Thursday: We had some extra time this morning, so I decided we’d do our entire lesson in the morning. We stayed with this Twinkle accompaniment, and I just wanted to get through four measures. It was like pulling teeth. Each time M played a measure or two, she’d drop her hands, get out of position, roll her eyes, and grumble. In a half hour, we didn’t get through even two measures perfectly more than once or twice. So frustrating!
I kept reminding M that by not cooperating, she was dragging things out, and we might have to practice in the evening. And she kept playing carelessly. This is the same type of garbage that she was doing with the Suzuki repertoire when we were trying to get through more. I thought I’d get less of it by using this new music.
When we got home after school, we practiced again. But I started by trying to give her some control and also illustrate my point about focused practice: I had her time me, using the stopwatch, as I played through the four-bar section 5 times perfectly. It actually took me 7 tries, and with some talking, it lasted 3 minutes. I told her that was how long her practice could last if she really focused.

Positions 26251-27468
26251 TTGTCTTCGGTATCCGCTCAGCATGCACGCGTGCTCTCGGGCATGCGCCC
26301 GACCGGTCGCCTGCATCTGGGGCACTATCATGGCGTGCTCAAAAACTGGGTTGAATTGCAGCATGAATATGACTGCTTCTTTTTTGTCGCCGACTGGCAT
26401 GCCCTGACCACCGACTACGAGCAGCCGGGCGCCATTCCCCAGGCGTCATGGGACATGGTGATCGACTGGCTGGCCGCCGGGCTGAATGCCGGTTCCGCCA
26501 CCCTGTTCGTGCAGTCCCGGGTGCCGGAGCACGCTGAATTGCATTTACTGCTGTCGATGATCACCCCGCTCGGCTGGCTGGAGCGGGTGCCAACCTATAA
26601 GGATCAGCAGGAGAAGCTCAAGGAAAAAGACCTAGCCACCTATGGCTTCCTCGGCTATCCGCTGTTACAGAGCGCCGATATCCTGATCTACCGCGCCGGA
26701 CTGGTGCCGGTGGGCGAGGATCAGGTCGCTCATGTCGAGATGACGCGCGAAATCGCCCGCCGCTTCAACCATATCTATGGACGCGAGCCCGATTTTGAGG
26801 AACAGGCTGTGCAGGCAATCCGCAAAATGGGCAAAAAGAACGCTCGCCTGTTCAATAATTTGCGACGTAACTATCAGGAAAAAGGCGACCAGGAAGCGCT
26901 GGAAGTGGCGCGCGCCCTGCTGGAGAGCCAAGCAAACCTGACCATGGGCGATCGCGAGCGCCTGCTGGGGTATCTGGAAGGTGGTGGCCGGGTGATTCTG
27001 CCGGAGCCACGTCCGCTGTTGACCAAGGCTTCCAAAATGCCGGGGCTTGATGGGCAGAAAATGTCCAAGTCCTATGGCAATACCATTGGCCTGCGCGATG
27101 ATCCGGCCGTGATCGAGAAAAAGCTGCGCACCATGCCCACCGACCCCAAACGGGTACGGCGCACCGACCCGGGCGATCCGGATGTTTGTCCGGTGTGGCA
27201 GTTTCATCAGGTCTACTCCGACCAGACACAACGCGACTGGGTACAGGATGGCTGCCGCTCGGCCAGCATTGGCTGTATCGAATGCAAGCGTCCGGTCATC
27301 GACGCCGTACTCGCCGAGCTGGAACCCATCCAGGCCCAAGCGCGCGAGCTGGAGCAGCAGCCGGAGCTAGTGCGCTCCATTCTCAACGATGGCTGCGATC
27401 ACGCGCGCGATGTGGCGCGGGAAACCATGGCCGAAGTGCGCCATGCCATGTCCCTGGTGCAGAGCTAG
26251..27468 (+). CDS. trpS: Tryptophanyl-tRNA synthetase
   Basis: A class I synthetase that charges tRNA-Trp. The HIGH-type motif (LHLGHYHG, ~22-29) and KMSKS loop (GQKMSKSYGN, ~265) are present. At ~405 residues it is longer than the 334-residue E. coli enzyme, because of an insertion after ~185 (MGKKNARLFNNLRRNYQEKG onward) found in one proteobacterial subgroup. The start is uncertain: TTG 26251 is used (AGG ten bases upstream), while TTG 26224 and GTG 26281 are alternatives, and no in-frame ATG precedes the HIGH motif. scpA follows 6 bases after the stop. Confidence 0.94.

She did a better job paying attention than she did this morning. Also, at one point, she made a “joke”: I said, “Now I want you to play that section a little faster,” and she played a few bars of the Bach Tanz quickly. “That was a joke because I played faster, but I played something different,” she explained.
We also had a nice moment where she got really upset and frustrated about being able to string together two measures, saying she couldn’t do it, and then managing to do it after we simplified and simplified down to just the few notes that were giving her problems.
She never did get through all four bars, but she did do some focused, attentive playing. Now if only she would try to do more of it.